4. If Africa were the first country in which an attempt were made to put down these things, her example would deserve to be esteemed worthy of imitation by all other countries;49 but when, both throughout the greater part of Italy and in all or almost all the churches beyond the sea, these practices either, as in some places, never existed, or, as in other places where they did exist, have been, whether they were recent or of long standing, rooted out and put down by the diligence and the censures of bishops who were holy men, entertaining true views concerning the life to come;—when this, I say, is the case, do we hesitate as to the possibility of removing this monstrous defect in our morals, after an example has been set before us in so many lands?
6. Since, however, these drunken revels and luxurious feasts in the cemeteries are wont to be regarded by the ignorant and carnal multitude as not only an honour to the martyrs, but also a solace to the dead, it appears to me that they might be more easily dissuaded from such scandalous and unworthy practices in these places, if, besides showing that they are forbidden by Scripture, we take care, in regard to the offerings for the spirits of those who sleep, which indeed we are bound to believe to be of some use, that they be not sumptuous beyond what is becoming respect for the memory of the departed, and that they be distributed without ostentation, and cheerfully to all who ask a share of them; also that they be not sold, but that if any one desires to offer any money as a religious act, it be given on the spot to the poor. Thus the appearance of neglecting the memory of their deceased friends, which might cause them no small sorrow of heart, shall be avoided, and that which is a pious and honourable act of religious service shall be celebrated as it should be in the Church. This may suffice meanwhile in regard to rioting and drunkenness.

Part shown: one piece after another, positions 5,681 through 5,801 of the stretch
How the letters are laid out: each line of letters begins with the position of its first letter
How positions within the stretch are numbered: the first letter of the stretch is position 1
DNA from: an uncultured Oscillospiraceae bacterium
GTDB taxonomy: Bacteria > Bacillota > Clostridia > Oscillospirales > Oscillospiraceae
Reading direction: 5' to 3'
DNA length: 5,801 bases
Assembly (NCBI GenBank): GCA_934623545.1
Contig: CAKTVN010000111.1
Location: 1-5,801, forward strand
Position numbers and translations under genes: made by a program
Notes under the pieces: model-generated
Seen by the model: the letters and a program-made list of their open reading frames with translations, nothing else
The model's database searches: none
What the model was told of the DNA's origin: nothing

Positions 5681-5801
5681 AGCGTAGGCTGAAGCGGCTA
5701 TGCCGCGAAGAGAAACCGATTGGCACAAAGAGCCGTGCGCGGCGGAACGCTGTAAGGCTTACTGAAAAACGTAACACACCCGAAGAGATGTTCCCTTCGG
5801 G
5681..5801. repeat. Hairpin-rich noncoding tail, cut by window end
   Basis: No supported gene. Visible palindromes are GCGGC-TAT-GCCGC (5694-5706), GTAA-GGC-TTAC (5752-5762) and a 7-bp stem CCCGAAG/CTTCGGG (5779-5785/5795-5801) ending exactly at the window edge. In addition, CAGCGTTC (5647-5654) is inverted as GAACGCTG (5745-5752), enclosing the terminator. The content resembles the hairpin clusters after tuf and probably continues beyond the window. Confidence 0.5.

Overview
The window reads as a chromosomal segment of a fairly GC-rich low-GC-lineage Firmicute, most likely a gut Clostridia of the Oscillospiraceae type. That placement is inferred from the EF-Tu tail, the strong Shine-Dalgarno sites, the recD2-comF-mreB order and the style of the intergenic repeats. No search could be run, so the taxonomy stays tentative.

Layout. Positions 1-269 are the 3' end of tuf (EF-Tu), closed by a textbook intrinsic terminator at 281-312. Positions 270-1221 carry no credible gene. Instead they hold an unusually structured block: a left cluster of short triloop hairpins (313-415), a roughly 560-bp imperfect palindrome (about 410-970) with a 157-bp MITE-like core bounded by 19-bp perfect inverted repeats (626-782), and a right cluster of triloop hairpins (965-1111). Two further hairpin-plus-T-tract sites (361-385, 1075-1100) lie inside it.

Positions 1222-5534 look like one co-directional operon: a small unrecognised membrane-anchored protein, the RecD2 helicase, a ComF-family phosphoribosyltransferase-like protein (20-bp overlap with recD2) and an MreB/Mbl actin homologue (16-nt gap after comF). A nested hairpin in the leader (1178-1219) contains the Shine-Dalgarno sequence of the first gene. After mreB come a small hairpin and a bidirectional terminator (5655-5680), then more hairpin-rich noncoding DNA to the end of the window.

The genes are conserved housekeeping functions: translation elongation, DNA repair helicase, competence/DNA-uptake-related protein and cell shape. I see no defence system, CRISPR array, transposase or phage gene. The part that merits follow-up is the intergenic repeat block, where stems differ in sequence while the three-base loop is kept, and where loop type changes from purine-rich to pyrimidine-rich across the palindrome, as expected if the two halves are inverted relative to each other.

46 We adopt the conjectural reading “conciliorum.” Compare sec. 4, p. 240.
47 Rom. xiii. 13, 14.
48 I Cor. v. II.
49 Manifestly the correct punctuation here is: Haec si prima Africa tentaret auferre, a caeteris terris imitatione digna esse deberet.
 P. Schaff, The Nicene and Post-Nicene Fathers Vol. I. The confessions and letters of St. Augustin with a sketch of his life and work.